Glaring shortcomings

With limited-overs cricket coming thick and fast, K Shahid looks at how Pakistan needs to improve ahead of next year's World T20

Glaring shortcomings
The Bangladesh Premier League (BPL ) has been a bit of an anticlimax for Pakistani players. While the likes of Misbah-ul-Haq, Wahab Riaz and Kamran Akmal didn’t get much game time, Shahid Afridi, Sohail Tanvir, Umar Akmal and Mohammed Hafeez didn’t do much whenever asked to deliver for their respective sides. Meanwhile Yasir Shah, Mohammed Sami and Ahmed Shehzad did show up in bits and pieces, without actually leaving their mark on the tournament.

Arguably no one from Pakistan - barring Mohammed Amir and Ashar Zaidi - justified their billing and their franchise’s spending in the BPL. The latter has a British passport, and his impressive displays for Sussex, coupled with his excellent showings for Comilla Victorians, helping them all the way to the final (at the time of writing), might start a tug-of-war between England and Pakistan for his services.

This leaves Amir as quite possibly the only success story for Pakistan in the BPL. That he was letting his performances do the talking, while the moral rationale behind his return to international cricket was mulled in Pakistan, obviously strengthened the case for his supporters.
PSL couldn't have come any sooner for Pakistan cricket

What might help Amir’s return to the national side, in addition to the vocal support by coach Waqar Younis, T20 skipper Shahid Afridi and Pakistan Cricket Board (PCB) Chairman Shahryar Khan is the fact that there is a gaping Amir-shaped hole in the Pakistan side that is crying out to be filled.

Pakistan lack a bowling match-winner in limited-overs cricket. The gap has been there since Saeed Ajmal’s bowling action was reported. Wahab Riaz has promised to fill that void in patches, but he doesn’t quite have the consistency that pacers need to perform in Asian conditions – where Pakistan obviously will be playing most of their cricket. That Amir is more than handy with the bat fits in perfectly with the ethos established by the T20 side, wherein all-rounders are preferred over specialists, allowing the team to bat deep. It was the specialists who let Pakistan down in the 3-0 T20 whitewash against England last month.

Even so, the ‘all-rounders’ themselves might fit the T20 mould by having the potential to bowl 4 overs and score a quick 25. They don’t quite have the game to carry themselves as all-rounders in a 50-over game. Someone who can bowl 10 overs and be dependably aggressive lower down the order - Pakistan hasn’t had that kind of ODI player since Abdul Razzaq at his peak, especially after Hafeez’s bowling ban.

Rafatullah Mohmand
Rafatullah Mohmand

Another thing Pakistan clearly lack - and have done so since before the advent of T20 cricket - is a reliable opening partnership in either of the two shorter forms of the game. While Azhar Ali seemed to have filled that void after taking over the ODI captaincy, that he is a leg-spinner turned batsman becomes glaringly obvious whenever he faces decent bowling attacks in ODIs. That the aggressive game doesn’t come to him naturally either, makes things even more uncomfortable for him. It’s hard to imagine Azhar faring too well in overseas conditions, with the Champions Trophy 2017 and World Cup 2019 both taking place in England.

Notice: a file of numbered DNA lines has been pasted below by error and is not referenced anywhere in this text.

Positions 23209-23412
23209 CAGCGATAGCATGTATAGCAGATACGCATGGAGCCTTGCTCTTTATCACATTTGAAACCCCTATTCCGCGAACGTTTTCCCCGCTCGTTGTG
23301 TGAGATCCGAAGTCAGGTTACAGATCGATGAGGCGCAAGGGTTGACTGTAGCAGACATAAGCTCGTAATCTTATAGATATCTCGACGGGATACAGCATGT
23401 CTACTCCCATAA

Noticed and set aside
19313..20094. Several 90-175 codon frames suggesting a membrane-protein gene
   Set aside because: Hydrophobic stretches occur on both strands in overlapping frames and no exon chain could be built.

The same is true for T20s. The experimentation with 39-year-old Rafatullah Mohmand, which was supposed to be a feel-good story, came crashing down when the disparity between domestic and international cricket was exposed via his faltering technique and general discomfort. That Ahmed Shehzad is quite possibly the only recognisable opener who has been a consistent member of the squad, if not the starting 11, tells us everything about the dire straits Pakistan’s top order finds itself in.

Pakistan Super League (PSL ) couldn’t have come any sooner for Pakistan cricket. Playing with international stars - even if some of those might be retired and/or past their sell-by date - will bridge the gap between our domestic game and international cricket. It should do what the Indian Premier League (IPL) did to Indian cricket: raise the level of domestic cricketers and give the national selectors a much improved pool to pick from. For, no matter how much we criticise the current lot of Pakistani cricketers, the fact of the matter is, they are the pick of the lot.

Before the PSL, however, comes the New Zealand tour and a steep test for Pakistan against a formidable limited-overs side. This was a side that was one game away from sweeping the ODI World Cup. If things go according to paper, Pakistan’s distance from the very best in the world should be further exposed following the New Zealand tour.